Well, it has been about 9 months since I last posted on this blog and I find myself grateful for all that the blog set into motion in my life. Although I haven't been consistent with posting on the blog, I have found myself living with greater intention and focusing on many of my goals (lots of healthy baking, putting laundry away-sometimes, buying local, taking risks, touring wineries, reading the Sunday Times and many more....) and have still left some room for growth (moderation in Facebooking... getting involved in a book club, etc). I've continued to blog with my students for class, posting on different blogs that they follow where I post links to articles with my personal reflections and/or questions for their reflection. But I'd like to get back into blogging with no real goal in mind other than creating a space to reflect, process and learn.
I just read a beautiful reflection by Margaret Silf in America Magazine about unfinished business. She told the story of a young woman who ran the London Marathon earlier this year at age 30, raising money for the Samaritans. For those not familiar, the Samaritans are the people whose signs you see as you approach a bridge, offering a phone number that will support people feeling hopeless and suicidal. This young woman tragically died just short of the finish line and as her story spread, heartstrings were tugged around the world. She had raised $500 for the Samaritans, but within days, over $1,000,000 had been donated to the Samaritans in her name. Silf makes the connection between this beautiful memorial for a woman who didn't finish her race and all the things unfinished in our lives:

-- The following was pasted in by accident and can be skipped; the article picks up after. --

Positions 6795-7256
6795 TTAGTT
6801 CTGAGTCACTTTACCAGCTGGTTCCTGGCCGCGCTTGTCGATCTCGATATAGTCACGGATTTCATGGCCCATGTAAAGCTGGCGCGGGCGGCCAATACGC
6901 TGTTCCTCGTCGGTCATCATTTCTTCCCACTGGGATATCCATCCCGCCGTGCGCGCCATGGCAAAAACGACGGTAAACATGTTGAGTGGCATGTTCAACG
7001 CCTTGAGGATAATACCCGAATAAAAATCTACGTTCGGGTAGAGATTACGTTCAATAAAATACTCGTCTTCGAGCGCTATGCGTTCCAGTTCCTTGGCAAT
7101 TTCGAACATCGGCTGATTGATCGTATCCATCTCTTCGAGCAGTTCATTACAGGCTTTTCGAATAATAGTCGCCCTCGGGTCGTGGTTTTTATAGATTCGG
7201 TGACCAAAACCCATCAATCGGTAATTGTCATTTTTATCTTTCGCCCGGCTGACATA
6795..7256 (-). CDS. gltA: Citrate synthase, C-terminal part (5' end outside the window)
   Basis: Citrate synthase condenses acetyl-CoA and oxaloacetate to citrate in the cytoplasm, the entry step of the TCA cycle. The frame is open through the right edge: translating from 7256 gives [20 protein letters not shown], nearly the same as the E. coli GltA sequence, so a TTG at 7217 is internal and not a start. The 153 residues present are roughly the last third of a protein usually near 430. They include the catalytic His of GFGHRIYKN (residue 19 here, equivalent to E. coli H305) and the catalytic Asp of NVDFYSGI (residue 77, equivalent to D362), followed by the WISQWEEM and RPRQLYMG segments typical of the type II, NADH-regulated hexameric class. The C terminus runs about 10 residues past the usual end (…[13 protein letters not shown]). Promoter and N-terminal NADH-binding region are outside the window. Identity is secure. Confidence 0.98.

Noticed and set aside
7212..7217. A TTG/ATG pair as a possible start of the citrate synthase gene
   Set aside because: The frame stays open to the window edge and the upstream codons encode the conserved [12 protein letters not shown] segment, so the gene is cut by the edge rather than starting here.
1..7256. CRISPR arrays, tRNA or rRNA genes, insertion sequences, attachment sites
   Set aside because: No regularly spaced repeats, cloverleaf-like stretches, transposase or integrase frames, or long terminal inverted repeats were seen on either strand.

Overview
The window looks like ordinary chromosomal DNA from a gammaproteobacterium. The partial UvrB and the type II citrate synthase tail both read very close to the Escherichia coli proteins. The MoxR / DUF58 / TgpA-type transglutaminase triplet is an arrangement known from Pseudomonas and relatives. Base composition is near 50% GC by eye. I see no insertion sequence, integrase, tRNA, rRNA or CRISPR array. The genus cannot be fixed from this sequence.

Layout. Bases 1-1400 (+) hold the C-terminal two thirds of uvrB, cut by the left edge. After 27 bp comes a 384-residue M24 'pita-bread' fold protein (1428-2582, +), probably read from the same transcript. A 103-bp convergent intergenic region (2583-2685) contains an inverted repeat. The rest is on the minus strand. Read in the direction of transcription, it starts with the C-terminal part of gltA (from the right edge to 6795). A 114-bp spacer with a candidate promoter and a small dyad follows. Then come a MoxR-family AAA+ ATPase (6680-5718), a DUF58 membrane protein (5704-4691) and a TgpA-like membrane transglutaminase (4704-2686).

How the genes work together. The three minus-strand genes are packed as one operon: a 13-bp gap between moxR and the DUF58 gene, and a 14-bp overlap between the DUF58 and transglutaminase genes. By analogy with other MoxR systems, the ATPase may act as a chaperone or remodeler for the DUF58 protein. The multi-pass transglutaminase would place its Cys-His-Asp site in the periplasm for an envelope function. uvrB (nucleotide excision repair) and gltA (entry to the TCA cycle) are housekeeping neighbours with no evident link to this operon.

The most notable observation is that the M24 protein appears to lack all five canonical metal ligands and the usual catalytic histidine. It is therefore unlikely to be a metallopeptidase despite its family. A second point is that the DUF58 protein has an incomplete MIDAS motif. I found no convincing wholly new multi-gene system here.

"Perhaps such a memorial could stand for each of us, in our own way. We
run the race, we do our best, we try, but so often we fall short of
completion. We don’t quite get there. We fall at the last fence. We want
to bring a masterpiece to God, but all we manage is a child’s drawing, a
rough sketch, an unfinished dream. If we think of our shortcomings as a
failure, then thinking of the “last things” may well fill us with
dread. But what if we could think of them not as something we didn’t
finish, but rather as a seed whose blossom and fruit we cannot yet see
or begin to imagine?"
There are often days when I feel like a child's drawing instead of a Picasso... I walk into class with a great plan and somehow, it just doesn't happen. It doesn't go the way I imagined, I can't seem to steer us in the direction I want to go or the questions I thought would provoke a mind-blowing conversation lead to minutes of awkward silences. One of my goals when I began this blog was to focus on the positive... to see the glass half full and imagine the possibility instead of focusing on what has yet to be realized. I think that's exactly what Silf is challenging us to do. As we approach Advent, I'd like to think of it as a time to be intentional, to turn things I might regret or wish I'd done into reality, or as Silf says, turn them into conscious acts of love.